Crazy For You Review | Palace Theatre | Manchester
Based on the 1930’s musical, Girl Crazy, this Tony Award winning script has been revived by Paul Hart for an earthy rendition of the old-school Hollywood hit. Based between New York and the sleepy town of Deadrock Nevada, a catalogue of Gershwin songs capture the passion of performing, in an upbeat production baring behind the theatre curtain.
Bobby Child (Tom Chambers) is the son of a banking family and a wannabe showman. Failing to light New York ablaze with his toe-tapping skills, Bobby opts to help his mother foreclose on a theatre in Nevada. Whilst in Bedrock he falls for the pretty Polly (Charlotte Wakefield), whose father owns the failing Everett theatre. Although Polly resists the “bankers” advances, Bobby disguises himself as a popular producer, Bela Zangler in order to try his luck again. His disguise comes complete with a questionable accent (possibly Hungarian, possibly German) as he puts on a play to save the old theatre and his new love.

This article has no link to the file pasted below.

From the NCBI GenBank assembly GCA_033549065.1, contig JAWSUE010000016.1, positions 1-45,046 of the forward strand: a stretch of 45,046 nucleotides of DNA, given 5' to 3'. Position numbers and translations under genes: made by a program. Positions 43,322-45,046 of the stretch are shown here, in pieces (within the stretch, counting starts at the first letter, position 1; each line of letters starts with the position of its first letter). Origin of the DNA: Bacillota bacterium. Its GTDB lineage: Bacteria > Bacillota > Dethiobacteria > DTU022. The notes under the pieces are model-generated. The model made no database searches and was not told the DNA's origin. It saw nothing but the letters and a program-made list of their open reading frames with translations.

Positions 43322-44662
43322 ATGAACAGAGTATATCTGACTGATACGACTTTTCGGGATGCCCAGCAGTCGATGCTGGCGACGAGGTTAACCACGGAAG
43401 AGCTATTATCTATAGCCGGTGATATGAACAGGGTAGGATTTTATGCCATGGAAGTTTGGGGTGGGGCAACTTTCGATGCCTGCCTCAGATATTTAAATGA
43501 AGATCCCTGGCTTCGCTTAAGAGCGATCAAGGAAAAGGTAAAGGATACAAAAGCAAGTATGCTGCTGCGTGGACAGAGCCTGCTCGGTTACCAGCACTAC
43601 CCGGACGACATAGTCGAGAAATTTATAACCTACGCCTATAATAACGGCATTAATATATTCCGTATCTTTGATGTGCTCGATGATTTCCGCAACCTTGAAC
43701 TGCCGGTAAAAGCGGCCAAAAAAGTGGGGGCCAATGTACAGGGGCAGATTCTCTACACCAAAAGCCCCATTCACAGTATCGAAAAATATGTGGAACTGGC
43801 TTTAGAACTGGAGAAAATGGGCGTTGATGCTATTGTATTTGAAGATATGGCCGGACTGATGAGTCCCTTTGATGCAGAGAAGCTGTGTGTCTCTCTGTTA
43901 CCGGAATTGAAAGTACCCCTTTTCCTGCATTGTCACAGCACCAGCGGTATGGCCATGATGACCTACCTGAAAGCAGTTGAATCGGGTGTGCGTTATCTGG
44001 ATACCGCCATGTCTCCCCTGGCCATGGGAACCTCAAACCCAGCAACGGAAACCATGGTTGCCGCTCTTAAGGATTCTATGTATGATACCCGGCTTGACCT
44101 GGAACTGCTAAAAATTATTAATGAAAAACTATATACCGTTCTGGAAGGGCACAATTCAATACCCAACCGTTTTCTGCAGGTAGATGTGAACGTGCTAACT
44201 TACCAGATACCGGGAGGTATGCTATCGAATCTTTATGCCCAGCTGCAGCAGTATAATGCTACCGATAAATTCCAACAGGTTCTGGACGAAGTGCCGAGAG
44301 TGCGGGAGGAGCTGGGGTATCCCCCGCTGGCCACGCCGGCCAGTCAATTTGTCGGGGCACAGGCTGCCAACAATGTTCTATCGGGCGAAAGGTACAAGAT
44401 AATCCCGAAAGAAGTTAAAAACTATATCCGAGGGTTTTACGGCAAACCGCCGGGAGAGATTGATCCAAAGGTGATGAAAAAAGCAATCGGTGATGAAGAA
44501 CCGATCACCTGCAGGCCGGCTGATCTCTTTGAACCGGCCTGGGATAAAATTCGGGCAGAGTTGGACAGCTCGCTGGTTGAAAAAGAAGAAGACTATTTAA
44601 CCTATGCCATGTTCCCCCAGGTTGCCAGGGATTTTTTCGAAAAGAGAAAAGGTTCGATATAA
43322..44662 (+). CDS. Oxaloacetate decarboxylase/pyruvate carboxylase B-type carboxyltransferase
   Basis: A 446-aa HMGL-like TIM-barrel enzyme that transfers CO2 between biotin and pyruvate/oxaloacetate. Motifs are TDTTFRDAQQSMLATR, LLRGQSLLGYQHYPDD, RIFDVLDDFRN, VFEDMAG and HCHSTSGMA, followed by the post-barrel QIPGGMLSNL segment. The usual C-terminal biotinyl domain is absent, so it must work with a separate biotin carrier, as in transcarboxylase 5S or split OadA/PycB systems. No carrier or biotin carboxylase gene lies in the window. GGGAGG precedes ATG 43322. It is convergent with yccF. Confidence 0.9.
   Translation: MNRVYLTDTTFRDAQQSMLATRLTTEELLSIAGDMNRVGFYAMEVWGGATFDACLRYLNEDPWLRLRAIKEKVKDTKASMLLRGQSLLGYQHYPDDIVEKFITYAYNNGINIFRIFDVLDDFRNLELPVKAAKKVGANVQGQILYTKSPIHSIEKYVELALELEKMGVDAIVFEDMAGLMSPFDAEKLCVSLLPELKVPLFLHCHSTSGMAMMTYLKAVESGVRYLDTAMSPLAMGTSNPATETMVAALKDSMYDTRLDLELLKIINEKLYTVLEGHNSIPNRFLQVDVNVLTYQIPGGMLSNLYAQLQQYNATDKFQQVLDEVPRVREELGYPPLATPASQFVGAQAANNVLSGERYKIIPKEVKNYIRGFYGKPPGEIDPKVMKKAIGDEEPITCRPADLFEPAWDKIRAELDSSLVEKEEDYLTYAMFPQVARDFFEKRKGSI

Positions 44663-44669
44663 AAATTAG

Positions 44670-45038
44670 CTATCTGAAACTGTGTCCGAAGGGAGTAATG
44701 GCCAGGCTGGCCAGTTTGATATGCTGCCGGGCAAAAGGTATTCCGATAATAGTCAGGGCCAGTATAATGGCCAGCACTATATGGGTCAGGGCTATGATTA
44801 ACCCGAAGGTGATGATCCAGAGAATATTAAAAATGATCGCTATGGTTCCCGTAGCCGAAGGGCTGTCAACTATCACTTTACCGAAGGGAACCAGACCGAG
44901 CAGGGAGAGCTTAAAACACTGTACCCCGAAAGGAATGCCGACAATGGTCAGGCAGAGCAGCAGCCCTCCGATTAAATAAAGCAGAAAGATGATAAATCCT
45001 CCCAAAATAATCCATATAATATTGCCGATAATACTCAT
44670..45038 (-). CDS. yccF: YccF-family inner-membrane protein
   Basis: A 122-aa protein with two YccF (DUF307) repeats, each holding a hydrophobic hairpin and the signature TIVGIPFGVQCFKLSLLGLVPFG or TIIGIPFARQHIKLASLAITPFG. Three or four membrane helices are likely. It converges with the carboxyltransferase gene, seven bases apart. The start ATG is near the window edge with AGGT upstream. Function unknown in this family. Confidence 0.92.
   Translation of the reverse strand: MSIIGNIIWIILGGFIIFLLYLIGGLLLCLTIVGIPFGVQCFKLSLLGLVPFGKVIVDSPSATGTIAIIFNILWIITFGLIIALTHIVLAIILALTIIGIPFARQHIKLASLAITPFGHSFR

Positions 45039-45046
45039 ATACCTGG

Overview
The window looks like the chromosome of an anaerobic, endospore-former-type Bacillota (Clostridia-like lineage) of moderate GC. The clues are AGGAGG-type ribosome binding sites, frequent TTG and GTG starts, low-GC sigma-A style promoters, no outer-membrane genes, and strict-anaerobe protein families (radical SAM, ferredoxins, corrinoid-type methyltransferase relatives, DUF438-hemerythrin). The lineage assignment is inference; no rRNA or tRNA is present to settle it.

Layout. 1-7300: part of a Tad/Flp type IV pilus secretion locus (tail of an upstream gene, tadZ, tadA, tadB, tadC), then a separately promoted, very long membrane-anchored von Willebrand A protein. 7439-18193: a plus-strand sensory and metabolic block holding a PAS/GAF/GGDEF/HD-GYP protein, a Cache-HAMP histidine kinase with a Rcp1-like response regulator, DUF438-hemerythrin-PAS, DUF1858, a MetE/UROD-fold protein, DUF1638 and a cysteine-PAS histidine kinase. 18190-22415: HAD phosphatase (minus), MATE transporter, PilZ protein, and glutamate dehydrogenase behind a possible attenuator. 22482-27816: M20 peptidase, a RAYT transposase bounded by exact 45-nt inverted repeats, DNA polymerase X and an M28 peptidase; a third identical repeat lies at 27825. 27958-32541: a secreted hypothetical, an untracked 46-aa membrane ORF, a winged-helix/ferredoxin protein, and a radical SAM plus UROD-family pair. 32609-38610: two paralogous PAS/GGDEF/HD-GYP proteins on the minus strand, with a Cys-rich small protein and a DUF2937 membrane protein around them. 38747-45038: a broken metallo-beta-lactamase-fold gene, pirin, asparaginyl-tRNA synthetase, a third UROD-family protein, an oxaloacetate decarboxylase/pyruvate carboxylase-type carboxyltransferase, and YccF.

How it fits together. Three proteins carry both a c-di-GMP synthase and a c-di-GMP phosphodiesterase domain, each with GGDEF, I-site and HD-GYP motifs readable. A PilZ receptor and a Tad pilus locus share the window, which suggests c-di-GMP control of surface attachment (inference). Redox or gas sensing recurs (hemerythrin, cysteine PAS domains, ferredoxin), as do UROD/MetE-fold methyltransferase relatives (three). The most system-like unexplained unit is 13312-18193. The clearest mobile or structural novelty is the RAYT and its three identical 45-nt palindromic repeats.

The shows rustic staging tightly packs the supporting cast who outperform the material with phenomenal musical feats. The cast switch impressively between dancing, singing and playing multiple instruments in a light-hearted production that includes a multitude of props and difficult choreography. In one musical number, the cast actually play their saxophone, trumpet and plethora of other instruments whilst lying on the floor, using their feet as props.
There are also enjoyable physical performances by Chambers who drunkenly stumbles from the first-floor level staging to an audience members seat. However, the narrative isn’t quite as organic. With a story so farfetched, a lax timeline and frustratingly flimsy characters, it fails to convince of the immense allure of the stage. Taking a nostalgic look at the golden age of Hollywood also includes painfully dated jokes and long-winded routines that don’t always pay off.
After leaving New York the audience are stranded in Nevada, with little sense of Hollywood glamour until its final performance. With little also sticking the scenes together, the live musical direction is the winning feature of this dividing production.